Fun, but exhausting. McCormick said he just went home and crashed after school that day. The other students agreed.

“I had play practice, but I convinced Mrs. [Veronica] Lindley to let me go home,” said Pendleton.

“Most of the kids I’ve seen today just look exhausted from yesterday,” said Principal Amber King this past Friday. “It was just the length of a regular school day.”

Pendleton said he wanted to repeat his experience from last year and get to go to Atlanta again, but wasn’t sure how well he would perform compared to the other students.

“Mrs. [Stephanie] Richardson said it was a really close call with the top 10, so I wasn’t sure,” he said. “I almost thought I didn’t make it in the top 10, because she called everyone’s name and then she called my name. Whew! … I wore my Ron Clark sweatshirt this week so I could make people intimidated.”

“Your speech was also unique,” said Kaelin. “A lot of people in the top 10 gave speeches, like planned speeches. They talked about their experience that day and thanked the judges, but he was different.”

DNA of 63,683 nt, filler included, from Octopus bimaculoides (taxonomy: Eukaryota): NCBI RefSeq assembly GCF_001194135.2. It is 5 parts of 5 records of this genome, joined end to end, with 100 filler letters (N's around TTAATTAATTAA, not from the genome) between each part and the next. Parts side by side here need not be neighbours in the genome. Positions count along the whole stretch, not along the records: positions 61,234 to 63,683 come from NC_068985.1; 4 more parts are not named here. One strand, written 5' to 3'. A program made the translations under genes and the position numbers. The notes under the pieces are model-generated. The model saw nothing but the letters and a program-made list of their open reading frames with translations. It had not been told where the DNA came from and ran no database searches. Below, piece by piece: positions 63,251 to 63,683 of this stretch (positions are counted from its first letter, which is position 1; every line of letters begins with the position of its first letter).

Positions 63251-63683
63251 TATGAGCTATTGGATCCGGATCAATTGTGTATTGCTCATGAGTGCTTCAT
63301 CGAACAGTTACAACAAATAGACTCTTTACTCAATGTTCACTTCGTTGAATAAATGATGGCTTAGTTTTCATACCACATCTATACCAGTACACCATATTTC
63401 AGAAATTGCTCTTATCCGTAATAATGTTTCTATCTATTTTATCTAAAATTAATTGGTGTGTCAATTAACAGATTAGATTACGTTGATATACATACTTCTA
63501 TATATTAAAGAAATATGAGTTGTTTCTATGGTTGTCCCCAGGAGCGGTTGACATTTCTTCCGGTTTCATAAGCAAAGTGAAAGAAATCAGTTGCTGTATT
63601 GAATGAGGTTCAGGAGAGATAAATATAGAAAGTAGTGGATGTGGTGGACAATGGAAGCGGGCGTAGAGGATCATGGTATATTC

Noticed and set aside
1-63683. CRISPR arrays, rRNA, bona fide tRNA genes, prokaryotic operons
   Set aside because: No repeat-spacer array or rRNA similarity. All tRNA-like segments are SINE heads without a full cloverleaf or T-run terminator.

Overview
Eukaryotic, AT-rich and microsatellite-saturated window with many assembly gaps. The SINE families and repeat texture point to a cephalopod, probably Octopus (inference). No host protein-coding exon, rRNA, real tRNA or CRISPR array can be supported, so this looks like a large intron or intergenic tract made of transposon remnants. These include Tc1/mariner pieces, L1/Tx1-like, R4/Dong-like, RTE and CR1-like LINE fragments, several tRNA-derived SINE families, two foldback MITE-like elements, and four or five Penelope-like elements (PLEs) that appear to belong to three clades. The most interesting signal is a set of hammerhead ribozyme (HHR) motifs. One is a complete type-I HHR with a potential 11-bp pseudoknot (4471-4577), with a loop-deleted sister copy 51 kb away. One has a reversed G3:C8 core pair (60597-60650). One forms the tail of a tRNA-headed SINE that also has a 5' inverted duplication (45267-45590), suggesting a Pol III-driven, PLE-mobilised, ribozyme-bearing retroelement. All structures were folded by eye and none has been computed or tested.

“I talked about cereal,” said McCormick.

White said she remembers talking about how “we all have manners now and how we used to be. I remember I was in fifth grade and [King] brought us into the PAC and went over all the rules [the Musketeer Creed students must follow at school] and I was like, ‘Wow, school’s going to be great! This is going to change stuff!’ and then it did and now I’m in the top four.”

“We worked pretty hard on the manners thing and the kindness thing and the creed,” said King.

“It worked,” White replied.

She said she didn’t expect to make it to the speech portion of the competition.

“I didn’t prepare anything,” she said. “… I expected it to be like the first year I did it. They wouldn’t announce my name and I’d be, like, ‘OK,’ but they announced my name and I was like, ‘Whoa!’ I’m really good at talking.”

“I’m so excited!” said McCormick. “I want to go on a plane so bad!”